Mongrel Mob and Black Power members have an intergenerational “ingrained hatred” of each other that might only be broken if New Zealand deals with them differently, with one suggestion being rewarding them for good behaviour.
Rehabilitation expert Billy Macfarlane Snr was commenting as police used special search powers to swoop on gang members in Ōpōtiki this week following simmering rivalry and firearms incidents that have flared.
Police in Ōpōtiki and Whakatāne have made arrests and seized items including drugs, weapons and ammunition, and $27,000 in cash after they searched two homes and seven vehicles believed to be linked to gangs.
The powers were granted under the Criminal Activity Intervention Legislation Act (CAIL) 2023 to quell ongoing gang tension from Monday this week. It came after a woman was shot in the arm while sitting in a car in Ōpōtiki on Saturday.
Macfarlane, the Rotorua-based Puwhakamua rehabilitation programme founder, said Ōpōtiki was considered a Mongrel Mob town, yet it had Whakatāne right on its boundary, which is considered Black Power territory. There were times the gangs would “butt heads” given their close proximity.
“It’s bred into them. It’s the red and blue thing. If your father was killed by a Mongrel Mob then you will always hate the Mob. If your sister was raped by a Black Power you will always hate the Black Power. It’s an ingrained hatred.”
He said more issues rise as the engrained hatred simmered in young people, who were “risk takers”. Couple that with firearms and it was a recipe for disaster, Macfarlane said.
Macfarlane said he “hated gangs” and while he doubted society could ever outlaw them, banning the physical presence of patches was a great start. He said gang numbers were growing – and not just members but also supporters.
The only way to make the gang issue go away was to safely rehabilitate them from that life and find out why there was such hatred and unresolved trauma.
“What we’re doing with gangs now isn’t working.”
He suggested one idea could be rewarding them for staying out of prison, instead of paying to be in them.
He said while the public might think it was ridiculous, gangs were currently costing the country huge amounts of money.
Such a scheme would need to be carefully managed by leaders with regular assessments and accountability, he said.
Macfarlane suggested a “gang summit” similar to the National Justice Summit that was held in 2018 was another way to get ideas flowing. He said politicians, leaders, police, courts, corrections staff and gang leaders could come up with ways to exit members from gangs.
National’s police spokesman Mark Mitchell told the Rotorua Daily Post he was pleased to see the action being taken in Ōpōtiki by police.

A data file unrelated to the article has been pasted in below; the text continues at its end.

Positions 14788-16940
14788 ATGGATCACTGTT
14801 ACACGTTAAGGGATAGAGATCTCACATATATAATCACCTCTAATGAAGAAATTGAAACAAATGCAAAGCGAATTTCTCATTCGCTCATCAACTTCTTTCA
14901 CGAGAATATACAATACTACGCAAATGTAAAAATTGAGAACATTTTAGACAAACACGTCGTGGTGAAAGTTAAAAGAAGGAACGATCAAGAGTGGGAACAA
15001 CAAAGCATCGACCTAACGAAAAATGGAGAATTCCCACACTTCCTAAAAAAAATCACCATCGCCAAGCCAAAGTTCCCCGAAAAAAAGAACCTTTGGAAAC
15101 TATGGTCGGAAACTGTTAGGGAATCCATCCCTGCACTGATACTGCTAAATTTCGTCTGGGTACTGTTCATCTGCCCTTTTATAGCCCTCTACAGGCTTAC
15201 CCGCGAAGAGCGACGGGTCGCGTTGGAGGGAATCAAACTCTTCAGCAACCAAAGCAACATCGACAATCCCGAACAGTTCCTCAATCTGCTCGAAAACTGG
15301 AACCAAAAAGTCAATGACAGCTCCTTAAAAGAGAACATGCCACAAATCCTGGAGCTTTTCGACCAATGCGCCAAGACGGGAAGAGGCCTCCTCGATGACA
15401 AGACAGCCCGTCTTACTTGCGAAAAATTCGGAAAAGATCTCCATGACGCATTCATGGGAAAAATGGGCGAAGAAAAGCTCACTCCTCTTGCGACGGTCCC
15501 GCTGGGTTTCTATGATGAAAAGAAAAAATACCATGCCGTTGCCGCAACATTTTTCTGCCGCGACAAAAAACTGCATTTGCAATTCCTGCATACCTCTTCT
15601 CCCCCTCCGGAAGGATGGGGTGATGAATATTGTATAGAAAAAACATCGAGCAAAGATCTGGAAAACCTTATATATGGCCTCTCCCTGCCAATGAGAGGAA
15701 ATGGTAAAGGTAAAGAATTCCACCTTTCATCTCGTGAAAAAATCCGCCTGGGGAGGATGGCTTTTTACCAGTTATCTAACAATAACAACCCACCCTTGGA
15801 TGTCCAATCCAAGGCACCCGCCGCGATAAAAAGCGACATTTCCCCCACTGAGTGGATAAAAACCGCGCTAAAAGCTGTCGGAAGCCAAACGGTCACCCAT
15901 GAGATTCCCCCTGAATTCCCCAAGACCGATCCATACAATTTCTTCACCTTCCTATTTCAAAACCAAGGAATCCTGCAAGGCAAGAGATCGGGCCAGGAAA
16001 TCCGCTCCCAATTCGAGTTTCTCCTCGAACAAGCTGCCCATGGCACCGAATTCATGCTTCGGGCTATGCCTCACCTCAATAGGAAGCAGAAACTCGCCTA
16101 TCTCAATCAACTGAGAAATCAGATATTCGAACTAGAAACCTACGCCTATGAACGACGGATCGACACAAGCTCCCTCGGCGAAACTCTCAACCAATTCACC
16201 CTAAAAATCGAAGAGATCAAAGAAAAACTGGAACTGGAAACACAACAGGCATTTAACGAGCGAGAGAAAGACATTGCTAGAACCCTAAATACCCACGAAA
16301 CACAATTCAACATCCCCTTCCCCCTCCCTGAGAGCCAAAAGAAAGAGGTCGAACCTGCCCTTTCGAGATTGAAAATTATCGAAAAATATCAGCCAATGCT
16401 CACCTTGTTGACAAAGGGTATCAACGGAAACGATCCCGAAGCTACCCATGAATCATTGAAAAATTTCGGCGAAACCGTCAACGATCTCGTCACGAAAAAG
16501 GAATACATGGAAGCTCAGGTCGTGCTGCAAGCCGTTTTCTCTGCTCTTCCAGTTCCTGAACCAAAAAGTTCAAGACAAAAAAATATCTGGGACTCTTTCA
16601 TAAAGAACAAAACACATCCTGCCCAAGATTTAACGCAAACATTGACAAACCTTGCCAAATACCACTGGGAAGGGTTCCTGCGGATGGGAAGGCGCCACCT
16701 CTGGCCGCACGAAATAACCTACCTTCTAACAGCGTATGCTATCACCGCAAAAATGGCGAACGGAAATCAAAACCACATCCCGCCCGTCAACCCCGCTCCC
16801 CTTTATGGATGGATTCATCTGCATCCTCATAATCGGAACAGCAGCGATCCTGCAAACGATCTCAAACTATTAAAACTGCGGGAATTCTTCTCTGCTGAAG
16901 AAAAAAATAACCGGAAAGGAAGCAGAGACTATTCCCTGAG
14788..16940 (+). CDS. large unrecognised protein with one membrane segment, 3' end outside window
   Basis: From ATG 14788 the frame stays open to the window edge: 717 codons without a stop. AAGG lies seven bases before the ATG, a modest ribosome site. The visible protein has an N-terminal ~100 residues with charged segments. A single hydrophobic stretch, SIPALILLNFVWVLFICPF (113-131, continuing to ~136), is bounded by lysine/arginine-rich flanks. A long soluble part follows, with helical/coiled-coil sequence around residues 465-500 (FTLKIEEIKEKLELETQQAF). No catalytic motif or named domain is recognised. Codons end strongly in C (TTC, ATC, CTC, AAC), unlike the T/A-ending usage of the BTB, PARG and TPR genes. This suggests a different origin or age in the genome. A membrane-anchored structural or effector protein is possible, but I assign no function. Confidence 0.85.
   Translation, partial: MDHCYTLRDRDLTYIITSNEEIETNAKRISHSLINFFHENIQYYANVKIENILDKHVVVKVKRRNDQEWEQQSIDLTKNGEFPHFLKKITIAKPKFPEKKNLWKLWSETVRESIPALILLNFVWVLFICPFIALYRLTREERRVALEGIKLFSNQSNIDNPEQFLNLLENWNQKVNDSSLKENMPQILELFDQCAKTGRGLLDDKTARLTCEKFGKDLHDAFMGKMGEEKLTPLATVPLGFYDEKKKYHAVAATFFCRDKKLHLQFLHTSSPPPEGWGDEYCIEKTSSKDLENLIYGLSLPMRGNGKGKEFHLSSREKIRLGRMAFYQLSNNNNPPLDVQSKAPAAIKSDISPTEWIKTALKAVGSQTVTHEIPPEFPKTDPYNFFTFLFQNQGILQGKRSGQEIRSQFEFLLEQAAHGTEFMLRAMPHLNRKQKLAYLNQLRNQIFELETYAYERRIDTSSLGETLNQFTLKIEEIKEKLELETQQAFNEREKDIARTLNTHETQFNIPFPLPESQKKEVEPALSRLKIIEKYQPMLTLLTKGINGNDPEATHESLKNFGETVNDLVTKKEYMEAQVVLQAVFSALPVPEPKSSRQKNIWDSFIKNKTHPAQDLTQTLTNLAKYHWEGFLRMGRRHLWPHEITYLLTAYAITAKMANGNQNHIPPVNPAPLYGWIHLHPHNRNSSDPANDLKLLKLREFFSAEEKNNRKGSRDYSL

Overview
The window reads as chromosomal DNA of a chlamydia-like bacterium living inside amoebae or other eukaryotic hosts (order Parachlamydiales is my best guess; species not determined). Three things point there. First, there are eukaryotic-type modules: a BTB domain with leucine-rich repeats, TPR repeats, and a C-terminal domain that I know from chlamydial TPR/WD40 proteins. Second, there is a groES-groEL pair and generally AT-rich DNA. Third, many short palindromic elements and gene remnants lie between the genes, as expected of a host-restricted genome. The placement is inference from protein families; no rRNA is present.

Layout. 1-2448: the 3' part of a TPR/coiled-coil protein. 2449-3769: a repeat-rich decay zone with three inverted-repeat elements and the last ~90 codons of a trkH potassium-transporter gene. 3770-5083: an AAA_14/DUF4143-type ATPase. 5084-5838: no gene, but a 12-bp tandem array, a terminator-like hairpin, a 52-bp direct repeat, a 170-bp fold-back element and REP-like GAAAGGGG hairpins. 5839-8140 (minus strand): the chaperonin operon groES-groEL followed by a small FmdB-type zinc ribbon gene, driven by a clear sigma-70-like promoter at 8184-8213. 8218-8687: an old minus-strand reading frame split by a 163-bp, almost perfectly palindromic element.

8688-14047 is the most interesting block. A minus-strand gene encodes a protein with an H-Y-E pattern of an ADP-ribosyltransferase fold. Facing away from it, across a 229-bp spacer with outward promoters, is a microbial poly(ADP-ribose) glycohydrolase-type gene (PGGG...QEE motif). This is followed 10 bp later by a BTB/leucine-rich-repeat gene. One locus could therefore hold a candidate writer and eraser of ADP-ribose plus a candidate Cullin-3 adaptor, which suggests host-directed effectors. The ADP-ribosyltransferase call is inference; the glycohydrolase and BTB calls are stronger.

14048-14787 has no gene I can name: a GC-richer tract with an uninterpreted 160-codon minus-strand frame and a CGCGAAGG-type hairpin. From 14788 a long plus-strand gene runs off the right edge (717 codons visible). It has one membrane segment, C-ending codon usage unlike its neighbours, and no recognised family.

“Gangs have a massive negative influence in Ōpōtiki and nationally and we have made it quite clear that we will give any gang members help to leave gangs whether it’s with additional training or employment … We want to focus on making life in a gang difficult and we want gang members to have the opportunity to rejoin society in a positive way.”
Eastern Bay of Plenty area commander Inspector Nicky Cooney told the Rotorua Daily Post in a statement staff had been brought in from across the Bay of Plenty to help respond to incidents, prevent more incidents and investigate what’s happened.
“The public can expect to see an increased presence in town.”
On Tuesday last week, police issued a statement revealing they were dealing with several firearms-related incidents involving gangs in the town that started on Sunday, October 15.
On that day a car was allegedly shot at and stolen after an armed man had visited the address earlier that night and made threatening comments to residents.
A 29-year-old man was arrested after shots were fired at another house the following morning and he appeared in the Whakatāne District Court last week facing firearms charges.
Two different homes were the targets of more gunfire on Tuesday, October 17. Police said at the time the incidents all involved “gang members targeting each other”
Then on Saturday, the 20-year-old woman was shot in the arm and was taken to hospital in a serious condition. A Whakatāne Hospital spokeswoman said she was discharged on Monday. .
Tensions erupted in June when Mongrel Mob Barbarians president Steven Taiatini was killed in Ōpōtiki.
The 45-year-old’s death sparked tension and gang retaliation fears that caused schools to close and stopped public transport.
Meanwhile, Cooney said police searches this week resulted in a car being seized in Pāpāmoa on Monday and two men being arrested yesterday, one believed to be a gang member.
A 22-year-old man was due to appear in the Ōpōtiki District Court on charges of possession of class A drugs, possession of class C drugs and unlawful possession of ammunition. A 36-year-old was to appear in the same court on charges of possession of offensive weapons. Both will appear in court on Thursday.
“We are sending a clear message to all gangs and the wider public that police do not tolerate unlawful behaviour and will work hard to hold people to account.”
People can report any incidents in which people’s safety or that of others is at risk by calling 111 immediately. If it has already happened, police say to call 105. The anonymous Crime Stoppers tipline is 0800 555 111.